How did we decide that sexual harassment is the one category of workplace abuse, incidences of which require national outrage and loss of employment?
Ideally, we would all have the prudence and restraint not to make sexual advances toward people over whose career we hold sway, but it happens.
And yet we’ve all been harassed and ill-used in the workplace in other ways by someone more powerful, someone who negatively impacted our career by embarrassing us, intimidating us, undermining us, lying to us, lying about us, stealing the credit for our work . . . it goes on and on.
Rarely do negative consequences accrue to the harasser.
Steve Jobs, for example, was known for being abrasive, dismissive, shouting down colleagues, blaming others when things didn’t work out and occasionally wrapping himself in glory that rightly belonged elsewhere.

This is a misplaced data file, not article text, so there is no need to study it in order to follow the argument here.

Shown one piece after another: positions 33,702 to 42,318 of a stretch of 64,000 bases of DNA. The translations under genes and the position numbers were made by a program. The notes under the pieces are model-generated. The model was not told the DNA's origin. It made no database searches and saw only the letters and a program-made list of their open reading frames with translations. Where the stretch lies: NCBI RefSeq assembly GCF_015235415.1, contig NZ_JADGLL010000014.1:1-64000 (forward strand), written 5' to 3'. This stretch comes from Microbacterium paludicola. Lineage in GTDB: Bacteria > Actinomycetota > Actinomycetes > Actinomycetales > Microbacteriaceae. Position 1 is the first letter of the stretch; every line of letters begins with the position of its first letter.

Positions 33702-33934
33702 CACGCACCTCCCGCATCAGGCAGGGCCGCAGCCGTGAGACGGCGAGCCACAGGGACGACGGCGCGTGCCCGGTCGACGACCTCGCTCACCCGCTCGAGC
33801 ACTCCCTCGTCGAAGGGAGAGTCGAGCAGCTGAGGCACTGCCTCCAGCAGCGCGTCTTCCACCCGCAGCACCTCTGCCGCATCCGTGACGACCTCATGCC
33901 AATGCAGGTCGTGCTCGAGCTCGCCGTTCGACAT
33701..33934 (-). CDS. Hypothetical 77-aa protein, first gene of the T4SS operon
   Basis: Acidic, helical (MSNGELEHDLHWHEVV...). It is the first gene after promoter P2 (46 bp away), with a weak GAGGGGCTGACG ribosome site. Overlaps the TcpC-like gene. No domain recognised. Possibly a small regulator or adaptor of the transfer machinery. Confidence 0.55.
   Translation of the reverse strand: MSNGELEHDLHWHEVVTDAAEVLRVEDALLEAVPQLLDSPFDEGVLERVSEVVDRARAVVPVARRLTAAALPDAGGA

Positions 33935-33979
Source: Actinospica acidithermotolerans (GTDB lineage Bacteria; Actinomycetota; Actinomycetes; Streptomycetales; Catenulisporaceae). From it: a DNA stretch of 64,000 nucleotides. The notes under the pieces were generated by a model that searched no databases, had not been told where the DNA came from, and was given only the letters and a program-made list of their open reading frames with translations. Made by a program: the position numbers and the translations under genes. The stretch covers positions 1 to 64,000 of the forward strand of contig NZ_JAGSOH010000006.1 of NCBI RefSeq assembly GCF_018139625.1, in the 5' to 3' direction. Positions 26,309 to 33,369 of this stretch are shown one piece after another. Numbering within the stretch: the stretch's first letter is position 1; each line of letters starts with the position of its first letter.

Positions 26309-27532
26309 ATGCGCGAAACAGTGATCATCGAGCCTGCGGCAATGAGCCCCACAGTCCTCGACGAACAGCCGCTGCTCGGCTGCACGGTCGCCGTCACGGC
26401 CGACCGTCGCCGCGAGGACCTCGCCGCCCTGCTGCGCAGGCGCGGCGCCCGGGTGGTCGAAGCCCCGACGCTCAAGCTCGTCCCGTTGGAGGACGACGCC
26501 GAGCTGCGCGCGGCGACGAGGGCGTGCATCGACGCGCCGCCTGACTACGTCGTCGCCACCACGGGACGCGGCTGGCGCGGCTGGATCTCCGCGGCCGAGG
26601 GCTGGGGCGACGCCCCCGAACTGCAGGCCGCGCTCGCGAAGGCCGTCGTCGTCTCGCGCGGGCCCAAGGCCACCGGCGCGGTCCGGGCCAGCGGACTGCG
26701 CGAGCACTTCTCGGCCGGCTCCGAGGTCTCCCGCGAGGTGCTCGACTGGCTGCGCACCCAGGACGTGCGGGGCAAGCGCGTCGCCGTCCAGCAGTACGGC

Did this torpedo his career? Hardly. He’s an American icon.
(In other Pixar news, John Lasseter likes to hug people. He’s now a pariah.)
Bill Gates never hesitated to tell people how dumb they were and how stupid their ideas were. In spite of this, Gates also managed to have a good career.
You can fill in your own additional examples. There are plenty to choose from.
Like sexual harassment, the options for dealing with other forms of workplace harassment are 1) report it; 2) quit; 3) decide that you need or want the job enough to remain silent and take what’s dished out.
I’ve usually taken option 1 or 2. Maybe I would have had a better career with more frequent exercise of option 3 . . . false pleasantries toward people I didn’t like, faux respect toward people I didn’t respect . . .
Thus spoke The Programmer.